rs_200

We Believe...

..that the solution to inequality, pain, suffering, and lack in the world is ‘those that have’ sharing willingly from the heart with ‘those that have not’ who are sick and/or needy.

Warm clothing and bedding for babies, quilts for the aged or ill, books for the disadvantaged, essentials and household goods for those who have lost everything in floods, house fires, or due to job loss; these are just some of the need we assist with. You can help.
 

Jan
11

72 baby cocoons delivered to the hospital today.

By

Recycle sweaters and tee shirts turned into baby cocoons

After some very busy cutting and serging, 72 cocoons were delivered to the hospital today.  It did my heart good to hear the answer to my query from the nurse.  I asked her how were the cocoons working out and she said they loved them.   Some of the little babies tend to have a problem keeping their heat and the cocoons helped keep them warm and snuggled.  She also said it was a lot easier for new Moms to pop their babies in the cocoons to keep them snuggled up instead of trying to keep them swaddled in the blankets.

The cocoons are fun to make – they can be sewn, serged, knitted, crocheted, hand knitted, and machine knitted.  If you are really energetic, you could even tat one ;-)   The patterns are free and offered on our blog.  You can also google for free cocoon patterns on the internet and find a ton of them.  A great website for free patterns is www.ravelry.com

The cocoons in the picture are made from recycled sweaters and tee shirts, most of them donated from the local food pantry and crisis center.  They are 16″ long by 10″ wide.

Here is a quick way to make a pattern.  Take a piece of paper that is 16 x 10 (I buy roll ends

Shape of the cocoon

from the newspaper and it gives me lots of pattern paper to work with)  and put a dinner plate on one end and trace with a pen.   Cut it out so that will make one short end of the pattern rounded.   Then cut a wedge on either side of the other end so that the top of the cocoon slopes in towards the baby’s neck.

Extra Long knitted and serged cocoons

Lay the pattern on the sweater so that the top of the cocoon is the bottom of the sweater – this gives you a finished edge at the neck of the cocoon.   Serge around the cocoon on 3 sides with your serger. Ta da! Done.

The general sizes are:

XXS – 14″ long x 50 stitches wide (6″ across) – 12″ diameter
XS – 16″ long x 60 stitches wide (8″ across)
S – 18″ long x 70 stitches wide (10″ across)
M – 20″ long x 80 stitches wide (10″ across)
L – 23″ long x 80 stitches wide (12″ across)
XL – 25″ long x 80 stitches wide (12″ across)

I made the extra long cocoons to test and my grandson is doing really well with them.  You can pull them up around the baby’s face in cold weather to keep them snuggly warm.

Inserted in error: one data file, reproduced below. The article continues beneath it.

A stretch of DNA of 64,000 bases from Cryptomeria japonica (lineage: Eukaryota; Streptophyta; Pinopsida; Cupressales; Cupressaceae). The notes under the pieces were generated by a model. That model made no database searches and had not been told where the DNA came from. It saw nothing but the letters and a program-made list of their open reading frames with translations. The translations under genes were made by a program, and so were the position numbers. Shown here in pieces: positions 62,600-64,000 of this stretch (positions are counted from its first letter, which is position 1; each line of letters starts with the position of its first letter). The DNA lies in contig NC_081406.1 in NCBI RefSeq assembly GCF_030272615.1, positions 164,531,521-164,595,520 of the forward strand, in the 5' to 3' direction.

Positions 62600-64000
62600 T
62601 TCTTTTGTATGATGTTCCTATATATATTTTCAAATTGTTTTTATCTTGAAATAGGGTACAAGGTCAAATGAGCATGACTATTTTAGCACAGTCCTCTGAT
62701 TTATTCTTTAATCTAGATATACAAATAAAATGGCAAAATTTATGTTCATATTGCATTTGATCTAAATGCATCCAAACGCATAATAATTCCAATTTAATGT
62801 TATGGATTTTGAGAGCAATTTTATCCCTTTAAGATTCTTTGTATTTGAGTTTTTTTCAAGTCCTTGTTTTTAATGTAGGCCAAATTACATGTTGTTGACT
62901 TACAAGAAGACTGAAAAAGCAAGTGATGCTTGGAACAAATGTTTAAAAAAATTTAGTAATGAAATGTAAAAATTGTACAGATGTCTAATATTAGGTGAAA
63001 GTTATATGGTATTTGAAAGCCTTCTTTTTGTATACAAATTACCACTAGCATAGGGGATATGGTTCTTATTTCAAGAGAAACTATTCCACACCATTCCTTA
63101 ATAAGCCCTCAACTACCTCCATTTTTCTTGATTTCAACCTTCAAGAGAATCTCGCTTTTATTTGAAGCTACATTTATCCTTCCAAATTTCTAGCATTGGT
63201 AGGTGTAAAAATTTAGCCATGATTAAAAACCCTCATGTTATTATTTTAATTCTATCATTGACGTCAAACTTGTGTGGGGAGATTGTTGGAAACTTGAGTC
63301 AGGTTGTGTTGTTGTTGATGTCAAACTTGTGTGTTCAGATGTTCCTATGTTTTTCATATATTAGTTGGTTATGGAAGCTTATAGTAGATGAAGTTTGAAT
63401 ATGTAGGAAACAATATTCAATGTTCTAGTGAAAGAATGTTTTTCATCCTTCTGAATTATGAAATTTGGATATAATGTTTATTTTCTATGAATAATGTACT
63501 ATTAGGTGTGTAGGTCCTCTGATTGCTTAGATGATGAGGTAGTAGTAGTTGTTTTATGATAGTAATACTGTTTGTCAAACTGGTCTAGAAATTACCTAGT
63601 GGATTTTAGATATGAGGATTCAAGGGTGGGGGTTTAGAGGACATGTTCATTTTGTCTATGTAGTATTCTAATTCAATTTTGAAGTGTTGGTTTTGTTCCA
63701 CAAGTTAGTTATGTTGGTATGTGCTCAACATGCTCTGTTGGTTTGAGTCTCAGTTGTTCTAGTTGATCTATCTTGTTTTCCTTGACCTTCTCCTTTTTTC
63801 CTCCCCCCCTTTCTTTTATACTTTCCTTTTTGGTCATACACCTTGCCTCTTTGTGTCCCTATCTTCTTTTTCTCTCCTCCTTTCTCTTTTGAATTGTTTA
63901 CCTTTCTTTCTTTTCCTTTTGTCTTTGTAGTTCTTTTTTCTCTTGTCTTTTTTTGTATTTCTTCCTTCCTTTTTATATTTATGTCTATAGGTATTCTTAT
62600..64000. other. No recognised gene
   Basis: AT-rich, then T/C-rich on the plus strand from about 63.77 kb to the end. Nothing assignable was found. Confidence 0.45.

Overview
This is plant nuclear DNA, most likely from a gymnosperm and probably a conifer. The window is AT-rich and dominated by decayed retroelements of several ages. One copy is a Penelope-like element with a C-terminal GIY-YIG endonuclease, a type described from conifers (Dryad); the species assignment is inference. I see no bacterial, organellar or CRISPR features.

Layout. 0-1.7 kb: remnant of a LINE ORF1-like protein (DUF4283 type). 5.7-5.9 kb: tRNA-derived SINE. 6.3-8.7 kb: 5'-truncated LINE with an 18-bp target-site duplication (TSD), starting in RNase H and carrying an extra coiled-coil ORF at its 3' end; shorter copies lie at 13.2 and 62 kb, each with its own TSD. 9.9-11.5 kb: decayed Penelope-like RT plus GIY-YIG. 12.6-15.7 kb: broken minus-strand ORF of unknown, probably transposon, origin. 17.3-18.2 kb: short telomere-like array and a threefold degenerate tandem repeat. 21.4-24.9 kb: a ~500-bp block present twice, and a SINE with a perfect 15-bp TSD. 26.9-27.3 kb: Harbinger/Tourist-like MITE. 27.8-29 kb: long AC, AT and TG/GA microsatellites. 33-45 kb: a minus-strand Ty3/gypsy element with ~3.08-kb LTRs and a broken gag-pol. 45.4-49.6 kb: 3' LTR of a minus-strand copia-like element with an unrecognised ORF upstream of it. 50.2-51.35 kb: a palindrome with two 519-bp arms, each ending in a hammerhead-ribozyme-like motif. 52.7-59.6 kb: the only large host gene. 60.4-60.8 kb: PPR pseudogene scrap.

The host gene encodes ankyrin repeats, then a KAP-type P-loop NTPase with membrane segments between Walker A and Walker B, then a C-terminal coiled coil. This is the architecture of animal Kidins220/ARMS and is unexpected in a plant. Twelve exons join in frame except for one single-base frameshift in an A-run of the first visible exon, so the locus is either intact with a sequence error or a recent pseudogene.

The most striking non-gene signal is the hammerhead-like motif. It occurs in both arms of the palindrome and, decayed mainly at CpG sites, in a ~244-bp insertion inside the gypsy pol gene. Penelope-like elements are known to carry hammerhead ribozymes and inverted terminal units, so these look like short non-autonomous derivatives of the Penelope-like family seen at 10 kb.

Long rib knit serged cocoon to snuggle baby.

If you are doing these cocoons for your local hospital or birthright center, be sure to ask them what size they want.   If you are making them to help us provide the 350 cocoons the hospital has asked for (yes, we love help!), they use the 16″ long by 10″ wide the most.  They also use the smaller ones as well.

Our address to send donations to of finished cocoons, knit and tee shirt material, sweaters and tees to cut up to use, thread -sewing machine and serger thread, and other sewing supplies is:

Relief Share

6078 Lundy Rd

Houston, MO 65483-2225

All donations are tax deductible.  Thank you so much to everyone who has contributed to this project. We appreciate the donations of sewing machines, sergers, knitting machines and sewing supplies so much. It takes all of us together to make miracles happen.

Carol Green
President
info@ReliefShare.org

Share

5 Comments

1

I’m finding different sizes given for what your hospital wants. So far, from your blog, I’ve written down 10″x16″long, 8″x18″ long, and 10″ x 18″long. In your chart above, none of the sizes match what you write that the hospital uses the most. I know babies come in all sizes, but it would be nice to have an “official” width and length. I figure a bit too long is better than being too tight?

2

Thanks so much for your comment. You are right, there is no ‘official’ size due to the fact that each facility we provide cocoons for have their own favorite size they require. If you are making and donating cocoons to us, please feel free to make any size you like and send them, if you are donating to a local facility in your area, contact them and find out what size they would require for the babies they help.

A bit too long is much better than a bit too tight as you can roll down the cocoon to the size needed ;-)

4

I volunteer at a local pregnancy center in Washington! These would be such a wonderful gift to give at the ultra sound appointment. I would love to try to sew these with a Jersey Knit fabric in neutral colors. do you have a pattern? or Could I order thru you?

5

This turned out to be a failed experiment to see if the hospital would like the sewn cocoons over the knitted ones. Out of the 72 that we donated 30 were given back to us to donate out elsewhere. It is best to do the knitted cocoons.

Leave a Comment


© 2014 Relief Share. All Rights Reserved

PLEASE SEND DONATIONS TO:

Relief Share,
6078 Lundy Rd,
Houston, Missouri 65483-2225


Phone 417-260-2505
Web site: www.ReliefShare.org
Blog: www.ReliefShare.org/wordpress
E-mail: info@ReliefsShare.org 

Relief Share is a 501 (c) 3 non profit charity. All donations are tax deductible.

"Relief Share" "love in action" and "giving relief through sharing" are trademarks of Relief Share, Inc